Raja Mandala: Engaging an inward looking US

PM Modi will need to work out a new roadmap that will help India navigate relations with Trump’s America.

Written by C. Raja Mohan | Published:June 13, 2017 12:00 am
narendra modi, donald trump, modi trump, india, us, india us relations, rajiv gandhi, india us politics, us congress, Barack Obama, George Bush, india us bilateral ties, indian express, opinion Prime Minister Narendra Modi and US President Donald Trump. (File Photo)

As he heads to the White House later this month, Prime Minister Narendra Modi has a two-fold challenge. One is to preserve the gains in the bilateral relationship with the United States over the last two decades. The other is to find ways to cope with the unprecedented turbulence in America following the election of Donald Trump as the president last November.

All of the recent predecessors of Modi and Trump — from Rajiv Gandhi to Narasimha Rao and Atal Bihari Vajpayee to Manmohan Singh in Delhi and Barack Obama, George Bush and Bill Clinton in Washington — have contributed to the transformation of India-US relations.

In India, Modi devoted great personal and political energies to advance the partnership with the US. Even more important, Modi had sought to end India’s long-standing ambivalence towards America by bringing a sense of self-assurance and realism to Delhi’s engagement with Washington. As he told the US Congress during his visit to Washington last summer, India’s “historic hesitations” in engaging America are now over.

Having brought India out of its defensive shell, Modi now finds he must deal with an America that is retreating into one. Trump’s unexpected victory in the last presidential elections has pushed the United States onto a trajectory very different from the one that the world had got accustomed to since the middle of the 20th century. In Washington, large sections of the political elite and the permanent establishment are yet to reconcile with the surprise result of the 2016 election. Trump’s personal and political styles have also contributed to the deepening of a rare political schism in Washington.

As the old policymarkers in Washington disappear, Modi must devise a new map to navigate Trump’s America. The traditional props that have framed India-US relationship over the last two decades — including those on shared democratic values and a common interest in Asian balance of power — can no longer provide an effective guidance to the Trump era.

Delhi has been wise to set a modest ambition to Modi’s visit — of building a personal rapport with Trump. But the PM’s talks with Trump will also be critical in shaping India’s long-term national strategy in the emerging multipolar world. The PM’s recent travels in Europe and Central Asia have already seen some first Indian steps in responding to Trump’s impact on Eurasia. But getting America right at a moment when it is changing at home remains India’s highest priority.

The quest for a multipolar world has been one of the central themes of India’s foreign policy since the end of the Cold War. Although the rhetoric was all about multipolarity, the practice of the presumed partners in this enterprise — Beijing, Moscow and Delhi — was all about improving ties with the sole super power in Washington. Put another way, “multipolarity” was the insurance against potential problems with the “unipolar” moment. It was about creating some political leverage in their engagement with the United States.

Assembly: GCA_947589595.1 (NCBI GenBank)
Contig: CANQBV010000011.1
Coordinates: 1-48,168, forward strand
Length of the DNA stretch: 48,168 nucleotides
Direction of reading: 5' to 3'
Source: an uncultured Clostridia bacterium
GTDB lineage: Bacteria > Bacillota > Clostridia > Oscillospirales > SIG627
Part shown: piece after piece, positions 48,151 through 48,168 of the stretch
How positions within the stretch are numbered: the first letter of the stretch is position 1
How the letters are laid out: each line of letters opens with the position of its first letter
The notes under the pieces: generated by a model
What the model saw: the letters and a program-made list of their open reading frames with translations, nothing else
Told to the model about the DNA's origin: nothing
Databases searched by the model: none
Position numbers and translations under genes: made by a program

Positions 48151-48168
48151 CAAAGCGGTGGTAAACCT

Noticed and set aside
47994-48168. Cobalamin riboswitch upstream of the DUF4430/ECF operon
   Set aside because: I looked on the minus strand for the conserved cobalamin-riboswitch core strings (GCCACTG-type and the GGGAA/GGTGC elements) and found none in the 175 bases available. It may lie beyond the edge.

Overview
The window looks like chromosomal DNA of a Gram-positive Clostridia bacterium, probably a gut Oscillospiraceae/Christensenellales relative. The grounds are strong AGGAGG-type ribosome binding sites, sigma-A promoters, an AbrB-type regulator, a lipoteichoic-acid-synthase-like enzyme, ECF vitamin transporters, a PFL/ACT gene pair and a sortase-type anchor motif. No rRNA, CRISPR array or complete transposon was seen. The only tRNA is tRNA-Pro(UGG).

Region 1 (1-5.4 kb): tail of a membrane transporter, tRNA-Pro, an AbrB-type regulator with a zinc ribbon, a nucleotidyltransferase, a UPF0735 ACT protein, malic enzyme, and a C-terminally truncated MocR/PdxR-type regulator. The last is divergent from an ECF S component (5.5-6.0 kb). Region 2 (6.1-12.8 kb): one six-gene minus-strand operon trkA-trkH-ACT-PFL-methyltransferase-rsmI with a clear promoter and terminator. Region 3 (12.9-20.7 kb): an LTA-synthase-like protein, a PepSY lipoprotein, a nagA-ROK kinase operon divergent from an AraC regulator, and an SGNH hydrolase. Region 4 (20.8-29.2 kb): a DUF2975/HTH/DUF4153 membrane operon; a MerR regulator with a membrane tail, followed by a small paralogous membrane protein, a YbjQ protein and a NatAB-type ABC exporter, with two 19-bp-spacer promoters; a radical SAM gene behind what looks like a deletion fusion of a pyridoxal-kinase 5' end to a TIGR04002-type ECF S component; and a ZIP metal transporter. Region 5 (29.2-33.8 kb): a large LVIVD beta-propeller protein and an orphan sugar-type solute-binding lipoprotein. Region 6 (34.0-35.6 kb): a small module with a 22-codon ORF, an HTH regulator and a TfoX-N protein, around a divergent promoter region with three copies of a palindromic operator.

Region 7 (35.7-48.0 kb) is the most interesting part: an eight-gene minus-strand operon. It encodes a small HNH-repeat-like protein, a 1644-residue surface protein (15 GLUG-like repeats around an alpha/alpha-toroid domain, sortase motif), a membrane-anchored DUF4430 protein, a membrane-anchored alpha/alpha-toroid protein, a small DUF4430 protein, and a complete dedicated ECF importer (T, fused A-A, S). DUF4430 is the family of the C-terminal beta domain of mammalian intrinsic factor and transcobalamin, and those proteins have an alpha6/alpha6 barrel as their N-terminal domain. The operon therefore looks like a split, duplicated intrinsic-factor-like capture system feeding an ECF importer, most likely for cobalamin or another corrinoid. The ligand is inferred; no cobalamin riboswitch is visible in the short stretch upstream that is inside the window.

The rapid rise of China, the assertion of Russia and the broader diffusion of power in the international system in the 21st century have indeed been chipping away at the unipolar moment. But what hastened the multipolar moment is America’s internal political churn that propelled a rank outsider like Trump into the White House. Although China, Russia and India were eager to see limits on American power, none of them has been prepared for the prospect of American retrenchment.

Trump’s surprise victory may have been inconsequential for Europe and Asia if he had stuck to the establishment world view. But his victory was in part due to his very questioning of the cost benefit calculus of America’s expansive global role and the much vaunted Washington’s leadership of the liberal international order.

Trump has challenged the value of America’s Eurasian military alliances and demands that the allies do more if they want American protection. Trump has argued that the globalist policies of the US — from promoting free trade to mitigating climate change — have come at the expense of American workers. Trump has also declared that he is pulling America out of the business of promoting universal values and intervening in the internal affairs of other nations.

Ever since the Second World War, India had to deal with US internationalism. Under Trump, Delhi must learn to cope with American nationalists, who are asking “what’s in it for me?”. Since the end of the Cold War, Delhi has craved for a multipolar world. Thanks to Trump, its wish has come true. Modi’s task in Washington is to get Indian diplomacy adapt to these twin changes in America.

In the seven decades since India’s independence, it was Washington that set the agenda for bilateral relationship. With Trump, Delhi must figure out what it wants from America and what it is prepared to give in return. For many in Delhi this will be an awkward strategic moment. Modi, though, might want to see it as a historic opportunity to take the initiative and shape the terms of a new relationship with America.

 

The writer is director, Carnegie India, Delhi and contributing editor on foreign affairs for ‘The Indian Express’  
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